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Spain’s participation at the 2018 World Cup in Russia could be under threat after FIFA raised concerns about political interference within the Spanish football federation (RFEF).
Soccer's governing body has warned the RFEF that the Spanish government's involvement in the election for the football federation's new president could lead to them being expelled from next year's World Cup.
The RFEF is led by Juan Luis Larrea on an interim basis after former president Angel Maria Villar was forced to step down on corruption charges.
"We can confirm that FIFA recently sent a letter to the RFEF showing its concern with the situation the federation is in and reminding it that... all member associations should manage their affairs independently," FIFA said in a statement on Friday.
"All associations must be assured that there is no outside interference from third parties in its internal affairs. FIFA is in contact with the RFEF and in the next few weeks a delegation of FIFA and UEFA members will travel to Madrid to analyse the situation the RFEF is in."
Spanish newspaper El Pais reported that FIFA's concerns centre around the government's sports department pushing to hold new federation elections.
A statement from the RFEF said its president Larrea had discussed the situation with FIFA members at the World Cup draw on Dec. 1.
"The RFEF passed on these (FIFA's) concerns to the minister for sport and is expecting to organise a meeting on the matter. The RFEF wants everything to return to normal, that has always been the main objective of the current board of directors.
"We underline that we all want the national team to participate in the 2018 World Cup, especially after its brilliant qualifying campaign."
Spain captain and Real Madrid defender Sergio Ramos, speaking ahead of the Club World Cup final in Abu Dhabi, added: "I cannot believe that Spain could lose what we have worked so hard for on the pitch due to an institutional dispute, I struggle to believe that."
Spain's Prime Minister Mariano Rajoy said he was not concerned by the suggestion his country would be barred from competing in the World Cup.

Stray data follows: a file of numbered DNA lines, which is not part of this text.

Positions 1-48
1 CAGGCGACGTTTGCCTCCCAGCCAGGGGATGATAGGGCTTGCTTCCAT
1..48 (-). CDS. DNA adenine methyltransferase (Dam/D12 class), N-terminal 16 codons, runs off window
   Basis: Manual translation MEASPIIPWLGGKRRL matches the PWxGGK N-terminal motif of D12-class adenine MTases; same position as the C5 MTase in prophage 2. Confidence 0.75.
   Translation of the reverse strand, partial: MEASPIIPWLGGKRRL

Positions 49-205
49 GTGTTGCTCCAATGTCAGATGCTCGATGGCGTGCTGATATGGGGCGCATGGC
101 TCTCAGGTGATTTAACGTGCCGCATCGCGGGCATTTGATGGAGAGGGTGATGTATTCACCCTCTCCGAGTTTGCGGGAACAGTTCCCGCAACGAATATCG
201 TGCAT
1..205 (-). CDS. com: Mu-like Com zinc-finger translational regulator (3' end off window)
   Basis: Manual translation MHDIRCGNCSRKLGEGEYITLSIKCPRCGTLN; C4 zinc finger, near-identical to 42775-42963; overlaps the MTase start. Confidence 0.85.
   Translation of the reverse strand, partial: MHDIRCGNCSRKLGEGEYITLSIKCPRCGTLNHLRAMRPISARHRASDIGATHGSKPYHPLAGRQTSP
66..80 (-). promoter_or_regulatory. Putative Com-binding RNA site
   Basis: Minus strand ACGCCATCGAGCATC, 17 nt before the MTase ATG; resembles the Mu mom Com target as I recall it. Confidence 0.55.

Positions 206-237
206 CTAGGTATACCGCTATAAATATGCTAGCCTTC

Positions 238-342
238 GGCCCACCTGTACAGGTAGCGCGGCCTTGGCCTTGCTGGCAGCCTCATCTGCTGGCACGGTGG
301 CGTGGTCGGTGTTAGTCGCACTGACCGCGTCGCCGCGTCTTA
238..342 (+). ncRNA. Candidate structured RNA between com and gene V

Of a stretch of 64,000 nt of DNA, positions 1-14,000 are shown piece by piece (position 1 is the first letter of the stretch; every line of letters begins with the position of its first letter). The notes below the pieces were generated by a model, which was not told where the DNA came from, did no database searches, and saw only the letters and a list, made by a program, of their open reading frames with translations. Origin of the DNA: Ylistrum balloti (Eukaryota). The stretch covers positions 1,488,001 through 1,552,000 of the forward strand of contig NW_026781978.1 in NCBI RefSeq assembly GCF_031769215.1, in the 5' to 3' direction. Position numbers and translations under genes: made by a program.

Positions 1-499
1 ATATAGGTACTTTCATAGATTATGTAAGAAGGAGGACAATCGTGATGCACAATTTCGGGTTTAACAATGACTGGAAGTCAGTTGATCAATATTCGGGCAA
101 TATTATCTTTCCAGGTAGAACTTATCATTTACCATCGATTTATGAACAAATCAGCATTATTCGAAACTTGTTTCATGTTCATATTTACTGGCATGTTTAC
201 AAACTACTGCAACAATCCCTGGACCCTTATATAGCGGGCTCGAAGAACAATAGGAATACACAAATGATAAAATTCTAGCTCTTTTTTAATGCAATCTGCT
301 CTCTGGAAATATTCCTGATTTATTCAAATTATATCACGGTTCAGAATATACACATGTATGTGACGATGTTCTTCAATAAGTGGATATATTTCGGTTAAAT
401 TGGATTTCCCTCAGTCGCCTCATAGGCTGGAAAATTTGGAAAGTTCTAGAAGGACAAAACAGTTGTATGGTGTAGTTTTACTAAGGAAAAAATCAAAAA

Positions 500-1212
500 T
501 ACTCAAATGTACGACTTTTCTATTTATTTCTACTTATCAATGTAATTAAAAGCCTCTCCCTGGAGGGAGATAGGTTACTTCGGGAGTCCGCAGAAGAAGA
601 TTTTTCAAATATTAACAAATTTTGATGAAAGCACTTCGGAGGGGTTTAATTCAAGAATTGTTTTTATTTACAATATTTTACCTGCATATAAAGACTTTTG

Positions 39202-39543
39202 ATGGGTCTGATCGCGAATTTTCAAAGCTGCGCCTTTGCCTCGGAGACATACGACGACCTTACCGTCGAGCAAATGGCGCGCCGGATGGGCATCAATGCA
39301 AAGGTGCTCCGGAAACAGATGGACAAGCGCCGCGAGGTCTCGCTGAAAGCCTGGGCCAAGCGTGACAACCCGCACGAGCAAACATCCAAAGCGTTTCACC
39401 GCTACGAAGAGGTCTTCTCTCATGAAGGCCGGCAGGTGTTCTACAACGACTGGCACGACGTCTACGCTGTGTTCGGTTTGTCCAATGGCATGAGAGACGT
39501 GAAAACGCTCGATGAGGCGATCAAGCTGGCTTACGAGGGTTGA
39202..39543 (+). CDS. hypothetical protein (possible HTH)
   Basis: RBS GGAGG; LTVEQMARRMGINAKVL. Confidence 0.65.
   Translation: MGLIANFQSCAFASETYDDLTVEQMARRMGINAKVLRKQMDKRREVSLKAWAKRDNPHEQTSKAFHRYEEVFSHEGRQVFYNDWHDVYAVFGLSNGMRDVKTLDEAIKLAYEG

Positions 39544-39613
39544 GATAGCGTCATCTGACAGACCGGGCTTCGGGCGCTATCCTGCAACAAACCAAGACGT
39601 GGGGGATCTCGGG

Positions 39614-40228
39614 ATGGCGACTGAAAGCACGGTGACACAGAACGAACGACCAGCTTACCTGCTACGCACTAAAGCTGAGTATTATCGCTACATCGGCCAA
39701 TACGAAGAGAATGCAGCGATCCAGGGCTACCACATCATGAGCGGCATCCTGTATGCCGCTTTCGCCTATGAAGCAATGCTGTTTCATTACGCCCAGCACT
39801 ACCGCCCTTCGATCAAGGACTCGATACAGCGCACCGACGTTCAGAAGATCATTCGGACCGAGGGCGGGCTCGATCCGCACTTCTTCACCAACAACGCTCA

Spain won the World Cup for the first time in 2010 and are one of the favourites to lift the trophy in Russia next year.
"I cannot contemplate that scenario, I'm absolutely convinced Spain will go to the World Cup and that we are going to win it," Rajoy told reporters in Brussels after a meeting of European Union member states.
"The government's behaviour is exemplary and those in charge of the department for sport (CSD) have the total support of the prime minister."
In 2015 Indonesia were banned from competing in qualifiers for next year's World Cup after FIFA said the central government had taken over its federation's affairs.
Syrian refugee's dream comes true with Messi meeting
A young Syrian refugee's dreams came true when she met Lionel Messi and his Barcelona teammates after the club invited her to attend a La Liga match earlier this month.
Nujeen Mustafa, 18, who suffers from cerebral palsy and is confined to a wheelchair, fled her hometown of Aleppo two years ago with her sister Nasrin.
The two girls made a 5,600km (3,479 mile) journey to Cologne where they were sheltered as refugees. After discovering that Nujeen was a fan of Barca, the club surprised her by arranging for her to visit Spain and watch them play Celta Vigo on December 2.
"Messi has a kind of a baby face, he looks younger even though he's 30, so it's like 'you have grown up now' because I know him since 2007," Nujeen told Reuters in an interview.
"At that time he looked like a baby," she added, before addressing the five-time Ballon d'Or winner:
"You have changed, you look like an adult now."
"He's a really shy guy, that hasn't changed," said Nujeen, who hopes Barcelona win six titles again to match their feat in 2009 when they won the King's Cup, La Liga, the Champions League, the Spanish Super Cup, the European Super Cup and the Club World Cup.
Nujeen, who speaks Arabic, French, English and German, has become a symbol of the United Nations refugee agency (UNHCR) and hopes peace will someday return to her country.
"Sometimes I feel homesick, I ask myself what am I doing here, I want to go back home where I lived and loved you know, but I want to move forward I don't like being a victim, I am a survivor.
"I dream of becoming a physicist and perhaps an astronaut and I dream of... yeah one of my dreams is to meet the Queen of England and I still want to."
UEFA rejects AC Milan plea to waive FFP rules
European soccer's governing body UEFA has rejected a request by AC Milan to waive the Financial Fair Play (FFP) rules, citing uncertainties in the Italian soccer club's financial situation, it said on Friday.
Under UEFA regulations, any European soccer club that spends more than its generated revenue faces possible sanctions, including, in certain circumstances, a ban from playing.
However, a club can ask for a waiver to the FFP under a so-called 'voluntary agreement' scheme.
Milan had asked UEFA to be able to exercise its right to waive the FFP rules after Chinese entrepreneur Li Yonghong bought the club from Italian holding company Fininvest.
"There are still uncertainties in relation to the financing of the loans to be paid back in October 2018 and the financial guarantees provided by the main shareholder," UEFA said in a statement.
"AC Milan will continue to be subject to the ongoing monitoring process and the situation will be assessed again in the first months of 2018," it added.